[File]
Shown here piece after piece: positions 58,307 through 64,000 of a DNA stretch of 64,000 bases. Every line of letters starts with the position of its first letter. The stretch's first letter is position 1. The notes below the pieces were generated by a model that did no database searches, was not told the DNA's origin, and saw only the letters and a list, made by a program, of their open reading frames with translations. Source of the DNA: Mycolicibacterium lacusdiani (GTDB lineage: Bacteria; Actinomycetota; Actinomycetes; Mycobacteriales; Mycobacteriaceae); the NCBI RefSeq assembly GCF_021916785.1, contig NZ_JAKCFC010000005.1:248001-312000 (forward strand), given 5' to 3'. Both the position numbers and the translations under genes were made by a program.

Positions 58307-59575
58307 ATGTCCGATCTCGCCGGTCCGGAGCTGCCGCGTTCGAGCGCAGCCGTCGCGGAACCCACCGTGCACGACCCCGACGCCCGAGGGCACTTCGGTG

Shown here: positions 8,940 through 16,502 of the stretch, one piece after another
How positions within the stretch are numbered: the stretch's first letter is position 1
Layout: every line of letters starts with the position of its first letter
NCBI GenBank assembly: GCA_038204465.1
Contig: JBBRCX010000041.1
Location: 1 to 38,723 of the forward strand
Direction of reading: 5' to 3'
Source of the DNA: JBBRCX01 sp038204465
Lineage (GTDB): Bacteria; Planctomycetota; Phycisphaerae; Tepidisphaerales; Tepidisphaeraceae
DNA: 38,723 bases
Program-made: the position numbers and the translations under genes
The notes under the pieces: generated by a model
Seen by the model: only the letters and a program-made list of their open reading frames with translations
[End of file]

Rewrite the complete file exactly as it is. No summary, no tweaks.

Shown here piece after piece: positions 58,307 through 64,000 of a DNA stretch of 64,000 bases. Every line of letters starts with the position of its first letter. The stretch's first letter is position 1. The notes below the pieces were generated by a model that did no database searches, was not told the DNA's origin, and saw only the letters and a list, made by a program, of their open reading frames with translations. Source of the DNA: Mycolicibacterium lacusdiani (GTDB lineage: Bacteria; Actinomycetota; Actinomycetes; Mycobacteriales; Mycobacteriaceae); the NCBI RefSeq assembly GCF_021916785.1, contig NZ_JAKCFC010000005.1:248001-312000 (forward strand), given 5' to 3'. Both the position numbers and the translations under genes were made by a program.

Positions 58307-59575
58307 ATGTCCGATCTCGCCGGTCCGGAGCTGCCGCGTTCGAGCGCAGCCGTCGCGGAACCCACCGTGCACGACCCCGACGCCCGAGGGCACTTCGGTG

Shown here: positions 8,940 through 16,502 of the stretch, one piece after another
How positions within the stretch are numbered: the stretch's first letter is position 1
Layout: every line of letters starts with the position of its first letter
NCBI GenBank assembly: GCA_038204465.1
Contig: JBBRCX010000041.1
Location: 1 to 38,723 of the forward strand
Direction of reading: 5' to 3'
Source of the DNA: JBBRCX01 sp038204465
Lineage (GTDB): Bacteria; Planctomycetota; Phycisphaerae; Tepidisphaerales; Tepidisphaeraceae
DNA: 38,723 bases
Program-made: the position numbers and the translations under genes
The notes under the pieces: generated by a model
Seen by the model: only the letters and a program-made list of their open reading frames with translations